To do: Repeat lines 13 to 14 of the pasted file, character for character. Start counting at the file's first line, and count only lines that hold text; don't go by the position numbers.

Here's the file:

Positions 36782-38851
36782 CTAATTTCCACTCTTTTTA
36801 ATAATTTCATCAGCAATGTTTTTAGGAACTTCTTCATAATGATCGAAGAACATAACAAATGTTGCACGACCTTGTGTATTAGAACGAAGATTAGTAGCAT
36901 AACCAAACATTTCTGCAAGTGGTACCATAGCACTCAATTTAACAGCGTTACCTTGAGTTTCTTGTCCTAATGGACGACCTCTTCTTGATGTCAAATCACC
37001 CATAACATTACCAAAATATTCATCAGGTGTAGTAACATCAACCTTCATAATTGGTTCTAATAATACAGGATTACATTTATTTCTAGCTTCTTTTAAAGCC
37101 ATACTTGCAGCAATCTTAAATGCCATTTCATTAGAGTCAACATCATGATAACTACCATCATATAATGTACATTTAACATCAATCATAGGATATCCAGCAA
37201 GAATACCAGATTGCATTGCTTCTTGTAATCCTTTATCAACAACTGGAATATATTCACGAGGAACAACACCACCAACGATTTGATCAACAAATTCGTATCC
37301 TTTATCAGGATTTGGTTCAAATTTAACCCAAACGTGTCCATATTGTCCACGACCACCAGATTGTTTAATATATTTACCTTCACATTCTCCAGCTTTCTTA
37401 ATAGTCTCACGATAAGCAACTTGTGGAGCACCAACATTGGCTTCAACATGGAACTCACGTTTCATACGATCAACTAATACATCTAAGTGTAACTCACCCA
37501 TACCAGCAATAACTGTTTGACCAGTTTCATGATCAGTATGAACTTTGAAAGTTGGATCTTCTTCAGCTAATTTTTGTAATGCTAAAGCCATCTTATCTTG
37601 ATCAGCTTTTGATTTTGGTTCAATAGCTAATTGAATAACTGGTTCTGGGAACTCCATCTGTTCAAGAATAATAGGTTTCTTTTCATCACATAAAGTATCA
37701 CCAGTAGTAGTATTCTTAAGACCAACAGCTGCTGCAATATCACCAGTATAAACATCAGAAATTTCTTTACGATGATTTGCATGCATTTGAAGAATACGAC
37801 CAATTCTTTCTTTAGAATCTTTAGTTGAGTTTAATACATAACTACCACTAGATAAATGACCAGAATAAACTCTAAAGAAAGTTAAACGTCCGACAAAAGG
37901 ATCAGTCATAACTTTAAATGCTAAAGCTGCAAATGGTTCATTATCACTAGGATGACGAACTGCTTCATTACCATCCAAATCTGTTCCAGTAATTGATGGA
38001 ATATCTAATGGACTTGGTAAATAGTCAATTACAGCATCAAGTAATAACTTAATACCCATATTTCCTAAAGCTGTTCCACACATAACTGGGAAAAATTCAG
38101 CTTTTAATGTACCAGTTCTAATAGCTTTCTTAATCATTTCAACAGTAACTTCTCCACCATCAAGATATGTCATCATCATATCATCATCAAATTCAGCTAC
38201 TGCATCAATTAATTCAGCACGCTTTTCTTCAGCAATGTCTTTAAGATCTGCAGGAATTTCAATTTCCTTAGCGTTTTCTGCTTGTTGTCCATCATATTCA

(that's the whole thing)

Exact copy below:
37801 CAATTCTTTCTTTAGAATCTTTAGTTGAGTTTAATACATAACTACCACTAGATAAATGACCAGAATAAACTCTAAAGAAAGTTAAACGTCCGACAAAAGG
37901 ATCAGTCATAACTTTAAATGCTAAAGCTGCAAATGGTTCATTATCACTAGGATGACGAACTGCTTCATTACCATCCAAATCTGTTCCAGTAATTGATGGA